Hunger

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Walking was probably the best way to get ideas off and in to my head. In search for a topic, I decided to take a walk into a park and on my way back to the streets I coincidentally run into a street boy who says to me, “I am hungry, please buy me some food”. After that incident I remember saying to myself what an interesting topic hunger would be for this research.  As days went by, I saw the bigger picture and need not only to come up a research about hunger, but also and most importantly to make my research part of the solution by evaluating the causes and recommending remedies to hunger problem. One of my old friends works with the World Health Organization and has been telling me stories about hunger afflicted countries. This information definitely could be of some assistance to my topic of research making me even more compelled and convinced that there could not have been a better topic to discuss about food. 

Research methods

The research methods this study were mostly interviews. Interviews are a secure method for obtaining primary data. The participants interviewed included my friends, family members, organizational members and random people. The interview questions were mid- fixed; this means that participants were not limited to the questions but were allowed to put on additional information of their own liking. Additional sources used in this research included the use of online sources and issuance of questionnaires.  Questionnaires sought to understand the knowledge the people had about hunger and weather they were putting up any actions to counteract the causes of hunger. The online sources used included electronic journals and blog posts.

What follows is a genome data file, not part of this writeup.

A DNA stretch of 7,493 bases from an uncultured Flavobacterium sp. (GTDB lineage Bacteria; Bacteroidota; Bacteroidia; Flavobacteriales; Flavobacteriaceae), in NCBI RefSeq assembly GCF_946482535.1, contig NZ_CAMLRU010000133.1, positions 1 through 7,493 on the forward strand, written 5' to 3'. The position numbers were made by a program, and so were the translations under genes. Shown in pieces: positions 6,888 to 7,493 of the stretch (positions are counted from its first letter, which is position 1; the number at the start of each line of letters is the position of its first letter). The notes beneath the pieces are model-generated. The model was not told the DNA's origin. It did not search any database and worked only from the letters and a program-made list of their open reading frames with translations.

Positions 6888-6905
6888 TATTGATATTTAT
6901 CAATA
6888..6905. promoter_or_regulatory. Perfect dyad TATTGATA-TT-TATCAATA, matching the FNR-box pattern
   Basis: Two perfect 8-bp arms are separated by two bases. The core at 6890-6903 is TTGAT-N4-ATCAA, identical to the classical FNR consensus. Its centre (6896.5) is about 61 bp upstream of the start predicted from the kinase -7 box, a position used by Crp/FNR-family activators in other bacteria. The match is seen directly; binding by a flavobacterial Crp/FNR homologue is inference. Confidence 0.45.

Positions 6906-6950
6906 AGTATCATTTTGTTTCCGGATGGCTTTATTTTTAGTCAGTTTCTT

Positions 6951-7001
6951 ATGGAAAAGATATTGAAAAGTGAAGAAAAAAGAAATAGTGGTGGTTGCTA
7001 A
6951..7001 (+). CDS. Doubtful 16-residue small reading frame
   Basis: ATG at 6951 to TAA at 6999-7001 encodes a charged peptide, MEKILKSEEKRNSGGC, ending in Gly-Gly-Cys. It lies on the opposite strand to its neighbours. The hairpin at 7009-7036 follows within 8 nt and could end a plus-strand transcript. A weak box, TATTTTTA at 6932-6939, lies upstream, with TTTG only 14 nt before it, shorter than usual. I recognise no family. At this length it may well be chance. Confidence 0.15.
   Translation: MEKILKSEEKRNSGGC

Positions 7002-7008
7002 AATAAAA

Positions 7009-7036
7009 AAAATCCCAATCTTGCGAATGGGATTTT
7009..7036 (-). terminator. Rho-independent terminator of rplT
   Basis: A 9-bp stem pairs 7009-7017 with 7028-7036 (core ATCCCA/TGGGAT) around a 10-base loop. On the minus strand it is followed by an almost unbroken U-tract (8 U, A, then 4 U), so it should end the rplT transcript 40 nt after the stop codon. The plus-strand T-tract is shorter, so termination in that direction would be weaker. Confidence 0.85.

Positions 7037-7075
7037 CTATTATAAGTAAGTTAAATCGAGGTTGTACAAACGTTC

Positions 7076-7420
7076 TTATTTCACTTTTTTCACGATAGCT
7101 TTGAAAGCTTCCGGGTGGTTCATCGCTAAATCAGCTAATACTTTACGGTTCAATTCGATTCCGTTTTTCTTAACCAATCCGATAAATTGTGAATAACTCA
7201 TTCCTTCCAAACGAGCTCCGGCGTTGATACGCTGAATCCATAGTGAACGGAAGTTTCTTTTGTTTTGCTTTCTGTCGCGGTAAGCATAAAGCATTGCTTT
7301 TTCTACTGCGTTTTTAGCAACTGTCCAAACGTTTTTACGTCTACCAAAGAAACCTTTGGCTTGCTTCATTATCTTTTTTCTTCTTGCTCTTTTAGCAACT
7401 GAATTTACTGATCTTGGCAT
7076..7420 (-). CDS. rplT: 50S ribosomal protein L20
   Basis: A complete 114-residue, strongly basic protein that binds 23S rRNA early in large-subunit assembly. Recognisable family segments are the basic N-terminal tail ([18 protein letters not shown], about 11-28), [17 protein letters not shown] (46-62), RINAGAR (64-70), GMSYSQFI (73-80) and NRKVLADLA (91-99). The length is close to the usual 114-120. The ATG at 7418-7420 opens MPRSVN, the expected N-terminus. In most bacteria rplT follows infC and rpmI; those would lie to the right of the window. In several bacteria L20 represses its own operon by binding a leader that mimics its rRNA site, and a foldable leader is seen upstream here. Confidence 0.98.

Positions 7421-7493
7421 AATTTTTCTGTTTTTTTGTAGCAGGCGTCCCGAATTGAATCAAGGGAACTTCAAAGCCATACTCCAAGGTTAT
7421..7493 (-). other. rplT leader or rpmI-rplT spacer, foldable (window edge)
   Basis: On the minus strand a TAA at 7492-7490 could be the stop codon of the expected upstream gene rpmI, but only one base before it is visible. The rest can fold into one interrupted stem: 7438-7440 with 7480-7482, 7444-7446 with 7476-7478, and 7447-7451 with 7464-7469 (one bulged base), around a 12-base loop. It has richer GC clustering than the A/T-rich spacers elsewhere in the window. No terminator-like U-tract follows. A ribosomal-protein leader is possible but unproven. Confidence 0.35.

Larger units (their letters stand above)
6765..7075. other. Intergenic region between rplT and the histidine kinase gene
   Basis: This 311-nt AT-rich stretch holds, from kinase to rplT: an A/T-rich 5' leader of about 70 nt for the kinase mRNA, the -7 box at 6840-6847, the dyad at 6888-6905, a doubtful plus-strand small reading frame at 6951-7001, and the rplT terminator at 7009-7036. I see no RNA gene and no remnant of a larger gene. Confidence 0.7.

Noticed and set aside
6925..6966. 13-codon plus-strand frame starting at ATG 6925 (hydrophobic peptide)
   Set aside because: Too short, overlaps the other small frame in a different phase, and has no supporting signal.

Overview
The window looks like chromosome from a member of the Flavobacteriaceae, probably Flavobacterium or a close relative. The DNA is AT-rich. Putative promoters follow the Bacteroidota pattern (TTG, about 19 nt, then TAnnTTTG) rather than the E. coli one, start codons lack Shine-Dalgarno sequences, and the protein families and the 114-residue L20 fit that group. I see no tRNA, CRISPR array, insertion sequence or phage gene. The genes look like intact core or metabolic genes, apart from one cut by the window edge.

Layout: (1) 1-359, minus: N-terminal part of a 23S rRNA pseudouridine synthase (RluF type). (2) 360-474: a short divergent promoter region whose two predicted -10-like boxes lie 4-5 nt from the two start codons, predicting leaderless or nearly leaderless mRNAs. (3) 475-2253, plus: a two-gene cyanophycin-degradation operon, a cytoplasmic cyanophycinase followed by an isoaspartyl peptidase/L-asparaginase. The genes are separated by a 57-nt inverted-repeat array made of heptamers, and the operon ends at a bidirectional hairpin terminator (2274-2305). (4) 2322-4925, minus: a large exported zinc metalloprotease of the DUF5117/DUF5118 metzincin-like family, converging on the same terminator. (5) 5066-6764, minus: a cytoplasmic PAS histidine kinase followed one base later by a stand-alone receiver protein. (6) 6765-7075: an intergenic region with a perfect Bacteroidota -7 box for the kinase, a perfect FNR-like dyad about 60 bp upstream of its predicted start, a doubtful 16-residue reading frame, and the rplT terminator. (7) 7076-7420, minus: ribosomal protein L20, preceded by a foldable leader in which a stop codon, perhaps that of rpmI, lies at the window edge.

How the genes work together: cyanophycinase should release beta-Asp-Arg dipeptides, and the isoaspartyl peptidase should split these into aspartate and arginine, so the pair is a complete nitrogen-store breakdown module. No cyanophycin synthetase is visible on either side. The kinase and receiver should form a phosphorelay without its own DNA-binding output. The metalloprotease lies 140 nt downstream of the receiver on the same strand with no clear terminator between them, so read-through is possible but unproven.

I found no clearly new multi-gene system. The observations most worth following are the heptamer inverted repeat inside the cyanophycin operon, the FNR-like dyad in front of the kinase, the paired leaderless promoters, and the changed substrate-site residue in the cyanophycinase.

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Findings

Most people around me who I had to ask about the topic of hunger had no, or were not informed enough about my research topic. Nonetheless, this does not make the topic irrelevant. I live in an estate where there are no farms or food production and processing industries. The people here actually have no idea about how food is produced or grown.  They just worry about inflation and issues to do with changes in food prices.  Having learnt this, I had to make sure that by the end of my research, I would change their overall assumptions on this topic. The best way to begin a research is from what you initially know (Creswell, 20-35)). According to my assumptions, the main causes of hunger and food shortage was natural factors such as extreme weather conditions of floods or drought. I also thought that hunger was an issue only in the third world countries only to realize that also developed countries such as the United States suffer mild cases. At least I thought I knew this right but after consulting my old friend from world Health Organization, I realized that the work I had to put into my research was not that easy and that I needed to put in more.